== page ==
BOSTON (CBS) – On Tuesday morning, James Savage made the trek from his Worcester home to federal bankruptcy court in downtown Manchester, N.H.
The retired, disabled Vietnam veteran was there to attend a creditors’ meeting and learn more about Bill Woods and his now defunct solar business, Twin State Sun.
As the I-Team has reported, a long list of customers say they paid the company money, but never received completed solar systems at their homes. Many also said they were unable to get their deposits refunded.
Woods is now accused of fraudulently transferring hundreds of thousands of dollars to his wife prior to filing for bankruptcy. A court-appointed trustee has moved to gain control of an investment property alleged to have been purchased with the fraudulent cash, so the proceeds can be distributed to creditors.
An FBI agent has also been interviewing customers about their failed projects.
On Tuesday, the trustee asked those in the crowd if they had any questions for Woods.
Savage raised his hand and asked why he was receiving bills for a $53,000 loan. He had signed up for a solar project with Twin State Sun last summer, but the business had never installed any panels at his house.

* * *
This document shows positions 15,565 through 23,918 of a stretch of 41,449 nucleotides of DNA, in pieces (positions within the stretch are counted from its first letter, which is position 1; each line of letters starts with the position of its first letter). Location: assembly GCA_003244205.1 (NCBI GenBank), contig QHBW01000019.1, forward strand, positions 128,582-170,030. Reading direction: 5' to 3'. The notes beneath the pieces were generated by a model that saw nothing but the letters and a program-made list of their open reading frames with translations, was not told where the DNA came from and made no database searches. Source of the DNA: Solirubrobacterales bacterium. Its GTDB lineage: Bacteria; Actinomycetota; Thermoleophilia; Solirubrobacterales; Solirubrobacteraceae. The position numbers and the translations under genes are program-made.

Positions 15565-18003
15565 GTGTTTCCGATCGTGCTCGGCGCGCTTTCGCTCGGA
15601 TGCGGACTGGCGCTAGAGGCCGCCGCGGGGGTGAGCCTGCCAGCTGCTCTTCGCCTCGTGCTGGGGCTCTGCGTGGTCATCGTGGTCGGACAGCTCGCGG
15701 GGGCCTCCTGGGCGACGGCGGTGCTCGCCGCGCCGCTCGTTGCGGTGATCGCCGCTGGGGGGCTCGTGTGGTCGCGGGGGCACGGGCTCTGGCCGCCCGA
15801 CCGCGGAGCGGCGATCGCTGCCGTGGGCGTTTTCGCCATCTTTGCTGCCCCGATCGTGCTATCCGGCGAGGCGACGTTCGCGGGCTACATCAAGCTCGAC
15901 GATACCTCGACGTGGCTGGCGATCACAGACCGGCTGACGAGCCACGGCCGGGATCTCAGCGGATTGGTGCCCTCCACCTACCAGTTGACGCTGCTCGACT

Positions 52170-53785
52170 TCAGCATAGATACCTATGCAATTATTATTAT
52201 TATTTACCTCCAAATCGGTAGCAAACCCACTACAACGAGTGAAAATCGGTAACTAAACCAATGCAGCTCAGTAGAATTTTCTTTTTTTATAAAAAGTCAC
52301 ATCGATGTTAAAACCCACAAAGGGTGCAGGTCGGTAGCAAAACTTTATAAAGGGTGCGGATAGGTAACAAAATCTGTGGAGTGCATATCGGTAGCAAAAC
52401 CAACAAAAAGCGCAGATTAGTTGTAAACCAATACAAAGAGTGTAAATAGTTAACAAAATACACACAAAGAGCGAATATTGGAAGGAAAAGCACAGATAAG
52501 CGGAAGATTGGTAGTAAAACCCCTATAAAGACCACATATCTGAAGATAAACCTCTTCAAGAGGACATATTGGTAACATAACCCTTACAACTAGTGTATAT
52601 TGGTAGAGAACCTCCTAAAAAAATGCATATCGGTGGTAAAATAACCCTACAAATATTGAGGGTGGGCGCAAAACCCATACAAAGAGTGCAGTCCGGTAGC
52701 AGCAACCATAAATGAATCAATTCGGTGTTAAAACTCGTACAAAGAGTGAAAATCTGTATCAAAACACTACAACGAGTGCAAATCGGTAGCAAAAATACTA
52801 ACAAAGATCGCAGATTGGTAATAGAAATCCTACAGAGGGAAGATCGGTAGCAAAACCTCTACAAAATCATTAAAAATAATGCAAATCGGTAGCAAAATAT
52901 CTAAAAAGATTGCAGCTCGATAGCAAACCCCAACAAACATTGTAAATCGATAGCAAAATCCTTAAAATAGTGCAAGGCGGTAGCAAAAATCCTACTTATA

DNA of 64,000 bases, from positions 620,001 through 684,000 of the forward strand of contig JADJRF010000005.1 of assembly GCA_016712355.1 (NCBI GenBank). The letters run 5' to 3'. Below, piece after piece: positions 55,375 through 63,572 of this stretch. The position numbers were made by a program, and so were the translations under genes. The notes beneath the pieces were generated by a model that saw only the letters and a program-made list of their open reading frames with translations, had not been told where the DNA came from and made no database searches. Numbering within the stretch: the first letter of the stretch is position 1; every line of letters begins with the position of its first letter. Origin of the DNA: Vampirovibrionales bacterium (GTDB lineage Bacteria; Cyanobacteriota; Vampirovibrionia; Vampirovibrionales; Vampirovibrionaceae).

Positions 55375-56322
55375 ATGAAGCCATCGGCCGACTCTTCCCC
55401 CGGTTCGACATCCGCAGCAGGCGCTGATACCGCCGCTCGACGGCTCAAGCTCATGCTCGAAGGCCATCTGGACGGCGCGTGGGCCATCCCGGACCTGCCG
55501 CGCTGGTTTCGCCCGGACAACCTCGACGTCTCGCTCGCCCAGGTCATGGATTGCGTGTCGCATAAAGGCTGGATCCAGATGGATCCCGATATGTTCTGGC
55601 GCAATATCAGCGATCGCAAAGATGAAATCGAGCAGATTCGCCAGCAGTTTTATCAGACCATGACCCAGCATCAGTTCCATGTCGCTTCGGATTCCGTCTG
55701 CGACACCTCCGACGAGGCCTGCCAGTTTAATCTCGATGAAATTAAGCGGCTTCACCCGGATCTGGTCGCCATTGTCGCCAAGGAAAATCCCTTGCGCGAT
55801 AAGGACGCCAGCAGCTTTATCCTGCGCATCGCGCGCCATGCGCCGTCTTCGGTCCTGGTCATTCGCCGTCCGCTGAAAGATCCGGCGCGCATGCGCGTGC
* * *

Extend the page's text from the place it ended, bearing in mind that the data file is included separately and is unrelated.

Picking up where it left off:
However, that did not stop the business from collecting $52,839 in charges.
After the meeting, Savage told the I-Team about the frustrating experience. The veteran said he’d received phone calls from a collection agency and his credit score had suffered.
“I think he ought to be put in jail for fraud and let them throw away the key, so he can figure out where he put all our money,” Savage said.
The I-Team contacted the financing company, GreenSky, to explain the situation. It was not the first time employees there had heard similar tales from Twin State Sun customers.
Within a day, the company confirmed to the I-Team that Savage’s loan would be written off in its entirety.
Vice chairman Gerry Benjamin said GreenSky has also had to provide chargebacks on a number of other Twin State Sun customer loans because they had never received the solar panels.
“You hear the phrase ‘bad apple.’ He’s obviously a very bad apple,” Benjamin said of Woods.
Benjamin also confirmed his company has received inquiries from federal and state investigators and is cooperating fully.
“It feels good to be forgiven,” Savage said on Thursday. “I just want to say a big ‘thank you’ to WBZ.”
Ryan Kath can be reached at firstname.lastname@example.org. You can follow him on Twitter or connect on Facebook.